The Nigrovic lab studies basic immune mechanisms of arthritis and other rheumatic diseases in adults and children. This work employs both human specimens and murine model systems. Active projects include:

Innate mechanisms of inflammatory synovitis

Our group helped to identify a role for the mast cell in the initiation of murine synovitis. We are interested in the contribution of this lineage to chronic arthritis; in mechanisms that underlie the expansion of these cells in inflamed synovial tissue; and in understanding when mast cells are required and when they are dispensable.

These latter studies have led to new insights in the role of neutrophilsplatelets and megakaryocytes in inflammatory arthritis. Current lab members have projects focusing on the role of Ly6G family members (Ly6G, CD177) in neutrophil migration; on myeloid development; and on megakaryocyte biology.

IgG glycosylation

In murine and human arthritis, IgG can be the primary driver of joint inflammation. The ability of IgG to engage Fc receptors and complement is dependent upon two specific glycans within the Fc region. The distribution of these glycoforms changes in inflammatory arthritis, as well as with age and gender. We are interested in mechanisms underlying these changes and their relevance for immune function and disease pathogenesis.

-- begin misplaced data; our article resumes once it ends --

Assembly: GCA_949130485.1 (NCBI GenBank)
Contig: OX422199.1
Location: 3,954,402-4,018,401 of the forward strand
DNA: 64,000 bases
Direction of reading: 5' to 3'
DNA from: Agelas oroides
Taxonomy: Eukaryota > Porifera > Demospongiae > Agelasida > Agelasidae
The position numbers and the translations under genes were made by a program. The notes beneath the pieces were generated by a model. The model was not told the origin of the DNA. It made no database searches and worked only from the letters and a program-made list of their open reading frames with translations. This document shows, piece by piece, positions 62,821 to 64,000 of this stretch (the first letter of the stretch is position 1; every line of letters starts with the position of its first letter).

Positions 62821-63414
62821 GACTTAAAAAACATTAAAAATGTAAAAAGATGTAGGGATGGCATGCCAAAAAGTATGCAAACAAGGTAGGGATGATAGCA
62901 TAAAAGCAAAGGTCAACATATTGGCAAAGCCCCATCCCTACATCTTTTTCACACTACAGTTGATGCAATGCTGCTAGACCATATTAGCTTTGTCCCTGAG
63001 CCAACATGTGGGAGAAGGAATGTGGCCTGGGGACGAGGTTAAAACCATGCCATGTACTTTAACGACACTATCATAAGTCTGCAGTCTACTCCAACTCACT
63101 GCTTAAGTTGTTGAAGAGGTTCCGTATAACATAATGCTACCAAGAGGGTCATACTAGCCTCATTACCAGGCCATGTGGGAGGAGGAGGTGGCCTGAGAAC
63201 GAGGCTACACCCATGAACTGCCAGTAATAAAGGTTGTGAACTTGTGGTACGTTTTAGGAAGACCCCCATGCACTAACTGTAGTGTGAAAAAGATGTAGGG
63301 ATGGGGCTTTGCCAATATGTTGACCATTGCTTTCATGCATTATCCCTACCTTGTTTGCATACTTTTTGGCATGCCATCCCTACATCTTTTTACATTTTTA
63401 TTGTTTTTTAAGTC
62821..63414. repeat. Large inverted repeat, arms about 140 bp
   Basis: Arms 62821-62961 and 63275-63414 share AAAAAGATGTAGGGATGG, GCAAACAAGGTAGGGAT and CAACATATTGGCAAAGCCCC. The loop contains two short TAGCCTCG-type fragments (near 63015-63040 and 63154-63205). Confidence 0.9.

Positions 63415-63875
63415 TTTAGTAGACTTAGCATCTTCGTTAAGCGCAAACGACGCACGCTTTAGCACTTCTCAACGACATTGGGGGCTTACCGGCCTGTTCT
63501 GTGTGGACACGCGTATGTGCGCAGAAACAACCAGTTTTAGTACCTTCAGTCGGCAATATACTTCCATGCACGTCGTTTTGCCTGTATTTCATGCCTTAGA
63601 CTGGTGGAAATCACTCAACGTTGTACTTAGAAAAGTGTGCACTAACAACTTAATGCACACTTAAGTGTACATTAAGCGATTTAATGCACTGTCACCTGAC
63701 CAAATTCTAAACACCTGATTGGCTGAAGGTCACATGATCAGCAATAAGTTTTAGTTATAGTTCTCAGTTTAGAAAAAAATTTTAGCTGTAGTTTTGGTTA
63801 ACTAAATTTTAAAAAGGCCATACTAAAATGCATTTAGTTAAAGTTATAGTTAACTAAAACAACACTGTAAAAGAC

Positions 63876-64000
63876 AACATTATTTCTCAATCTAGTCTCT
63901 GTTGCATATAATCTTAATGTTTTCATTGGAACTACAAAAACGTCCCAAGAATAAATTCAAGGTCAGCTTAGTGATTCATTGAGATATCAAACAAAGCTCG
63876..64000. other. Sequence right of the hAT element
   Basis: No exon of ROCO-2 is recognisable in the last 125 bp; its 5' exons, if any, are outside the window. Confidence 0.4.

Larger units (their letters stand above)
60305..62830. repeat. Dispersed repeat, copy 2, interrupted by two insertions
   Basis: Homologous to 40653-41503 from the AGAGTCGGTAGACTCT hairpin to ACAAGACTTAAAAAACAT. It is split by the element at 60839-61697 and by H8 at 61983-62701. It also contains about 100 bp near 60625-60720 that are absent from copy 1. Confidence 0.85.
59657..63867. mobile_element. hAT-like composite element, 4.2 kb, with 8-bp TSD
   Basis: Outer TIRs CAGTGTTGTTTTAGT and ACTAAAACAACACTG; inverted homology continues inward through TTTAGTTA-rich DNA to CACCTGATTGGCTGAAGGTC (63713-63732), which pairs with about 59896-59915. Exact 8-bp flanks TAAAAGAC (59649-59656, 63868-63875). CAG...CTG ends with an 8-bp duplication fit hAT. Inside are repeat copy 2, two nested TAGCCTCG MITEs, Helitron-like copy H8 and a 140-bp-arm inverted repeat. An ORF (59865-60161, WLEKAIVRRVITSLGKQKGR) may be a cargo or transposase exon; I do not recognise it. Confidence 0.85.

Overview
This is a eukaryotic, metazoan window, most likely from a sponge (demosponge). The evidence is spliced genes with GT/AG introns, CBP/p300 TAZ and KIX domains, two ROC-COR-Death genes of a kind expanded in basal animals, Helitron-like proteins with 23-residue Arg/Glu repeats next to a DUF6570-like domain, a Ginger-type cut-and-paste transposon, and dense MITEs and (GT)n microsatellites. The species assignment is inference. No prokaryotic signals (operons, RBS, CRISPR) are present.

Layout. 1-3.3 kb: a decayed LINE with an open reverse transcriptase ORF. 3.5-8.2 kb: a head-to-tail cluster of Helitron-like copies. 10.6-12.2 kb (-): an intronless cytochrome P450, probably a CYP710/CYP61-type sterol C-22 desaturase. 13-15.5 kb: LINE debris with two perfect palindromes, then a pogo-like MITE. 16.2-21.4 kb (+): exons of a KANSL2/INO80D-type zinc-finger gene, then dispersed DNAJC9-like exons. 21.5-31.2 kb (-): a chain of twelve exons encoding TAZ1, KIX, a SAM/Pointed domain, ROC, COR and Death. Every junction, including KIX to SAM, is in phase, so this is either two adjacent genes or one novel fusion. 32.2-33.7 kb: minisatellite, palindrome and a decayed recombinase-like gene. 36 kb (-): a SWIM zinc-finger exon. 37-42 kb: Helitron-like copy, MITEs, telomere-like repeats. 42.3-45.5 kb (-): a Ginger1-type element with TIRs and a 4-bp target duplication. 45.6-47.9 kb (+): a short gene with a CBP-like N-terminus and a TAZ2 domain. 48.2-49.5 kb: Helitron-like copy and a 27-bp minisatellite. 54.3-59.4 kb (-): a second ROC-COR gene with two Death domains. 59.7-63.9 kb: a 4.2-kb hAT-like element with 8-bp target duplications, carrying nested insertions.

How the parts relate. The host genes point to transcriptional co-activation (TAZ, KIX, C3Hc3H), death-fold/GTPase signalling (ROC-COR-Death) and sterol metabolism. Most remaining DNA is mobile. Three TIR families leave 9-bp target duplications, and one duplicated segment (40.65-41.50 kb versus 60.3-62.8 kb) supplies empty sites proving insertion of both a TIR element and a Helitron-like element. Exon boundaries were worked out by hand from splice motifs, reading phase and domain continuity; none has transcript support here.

T cell-mediated immunological memory in the joint

Clinical observations suggest that patients with arthritis respond better to treatment early rather than late, and that the pattern of joints affected in an individual patient is remarkably stable, even as disease runs a course over many decades. We are interested in changes that occur in T cell phenotype and repertoire that may drive these clinical phenomena.

Genetic insights into arthritis pathogenesis.

We have recently developed several novel molecular tools that help to bridge the gap between genome wide association studies (GWAS) and molecular pathways relevant to disease. We are applying these tools to human rheumatic disease in order to use human genetics to identify pathogenic mechanisms and new drug targets.

Dr. Nigrovic also directs the NIAMS P30-funded Joint Biology Consortium, a multicenter research infrastructure to support arthritis research.

Dr. Nigrovic is a practicing pediatric and adult rheumatologist and directs the Center for Adults with Pediatric Rheumatic Illness (CAPRI) at the Brigham and Women’s Hospital.